The Resurgence of Sea Piracy in Southeast Asia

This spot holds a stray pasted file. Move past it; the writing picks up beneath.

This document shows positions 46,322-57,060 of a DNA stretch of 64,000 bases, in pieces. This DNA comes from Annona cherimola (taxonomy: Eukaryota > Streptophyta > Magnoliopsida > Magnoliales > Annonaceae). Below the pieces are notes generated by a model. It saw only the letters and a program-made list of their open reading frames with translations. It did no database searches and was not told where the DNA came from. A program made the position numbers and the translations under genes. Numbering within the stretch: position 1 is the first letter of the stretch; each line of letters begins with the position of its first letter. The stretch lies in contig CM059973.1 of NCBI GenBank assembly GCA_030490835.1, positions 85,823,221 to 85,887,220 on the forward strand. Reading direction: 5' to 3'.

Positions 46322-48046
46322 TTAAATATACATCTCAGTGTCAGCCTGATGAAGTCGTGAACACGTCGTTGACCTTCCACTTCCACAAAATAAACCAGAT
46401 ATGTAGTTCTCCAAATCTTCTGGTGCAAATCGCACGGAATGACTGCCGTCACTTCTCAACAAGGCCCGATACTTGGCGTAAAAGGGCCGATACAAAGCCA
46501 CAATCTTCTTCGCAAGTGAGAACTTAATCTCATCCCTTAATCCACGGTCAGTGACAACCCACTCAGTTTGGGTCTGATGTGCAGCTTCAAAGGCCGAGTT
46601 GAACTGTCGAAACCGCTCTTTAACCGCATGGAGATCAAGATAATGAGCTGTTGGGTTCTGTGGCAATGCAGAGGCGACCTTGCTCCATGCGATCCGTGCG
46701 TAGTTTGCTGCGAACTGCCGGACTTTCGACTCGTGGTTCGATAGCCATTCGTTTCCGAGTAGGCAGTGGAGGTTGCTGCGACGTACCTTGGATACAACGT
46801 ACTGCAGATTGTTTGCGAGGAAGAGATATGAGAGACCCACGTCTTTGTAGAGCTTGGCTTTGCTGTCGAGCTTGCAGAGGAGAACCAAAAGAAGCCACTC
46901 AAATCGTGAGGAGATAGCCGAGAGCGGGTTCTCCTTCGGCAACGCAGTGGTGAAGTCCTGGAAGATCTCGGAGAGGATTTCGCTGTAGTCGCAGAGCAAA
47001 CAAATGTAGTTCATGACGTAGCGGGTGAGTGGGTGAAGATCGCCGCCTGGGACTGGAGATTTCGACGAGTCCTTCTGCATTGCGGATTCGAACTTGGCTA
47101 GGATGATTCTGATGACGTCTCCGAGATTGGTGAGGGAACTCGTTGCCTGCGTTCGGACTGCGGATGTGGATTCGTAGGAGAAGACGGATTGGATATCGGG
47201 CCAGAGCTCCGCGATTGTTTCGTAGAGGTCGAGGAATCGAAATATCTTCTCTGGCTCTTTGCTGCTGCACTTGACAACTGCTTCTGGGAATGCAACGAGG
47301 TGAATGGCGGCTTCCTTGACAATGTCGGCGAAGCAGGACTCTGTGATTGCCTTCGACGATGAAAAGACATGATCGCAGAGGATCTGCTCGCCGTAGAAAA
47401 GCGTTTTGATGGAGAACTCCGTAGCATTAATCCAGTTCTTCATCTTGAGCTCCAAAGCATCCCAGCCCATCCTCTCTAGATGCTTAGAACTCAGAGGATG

Eric Frécon's study starkly reveals the fragility of the internal societies and the inadequate regulation of the Asian region by boldly plunging into a reality- that of piracy- that during the Cold War had been habitually restricted to notes of secret agents or for the reports of some original journalists. The study is an interesting approach. The development of terrorism has in fact confirmed it: a major part of the current scenario which matters now is that of the underground, economic, mafia-like or terrorist forces, forces that are beyond control and of which sometimes the nations are fully aware. Piracy is therefore an important phenomenon today; its analysis allows us to measure the power of the nations and the regulation of international zones. But the investigation is difficult and calls for intelligence, passion, the audacity to search in the dark and the courage to not be taken in: these are the very qualities that this work embodies. This book constitutes an excellent photograph of the weaknesses but also of the recovery of the Asians. It explains how piracy reappeared massively after the Cold War, firstly on account of the general deficiencies of the region and the weaknesses (or tactics) of some nations. But it also shows that the region has evolved. When I brought it up in 1998 in “L'Asie en danger”, piracy was partially imputable to the internal situation and to the foreign policy of China. Since then, the collapse of Indonesia and the recovery of the Chinese regime have pushed it back towards the Straits of Southeast Asia. Eric Frécon's book also describes how the efforts of regional coordination and the policies of certain big nations like Japan and India acted upon piracy, in order to contain it, on the whole. The problem seems to have, since then, been identified and to a large extent handled; one may hope that it will be resolved in the years to come, even though the Indonesian crisis may seriously impede regulation efforts.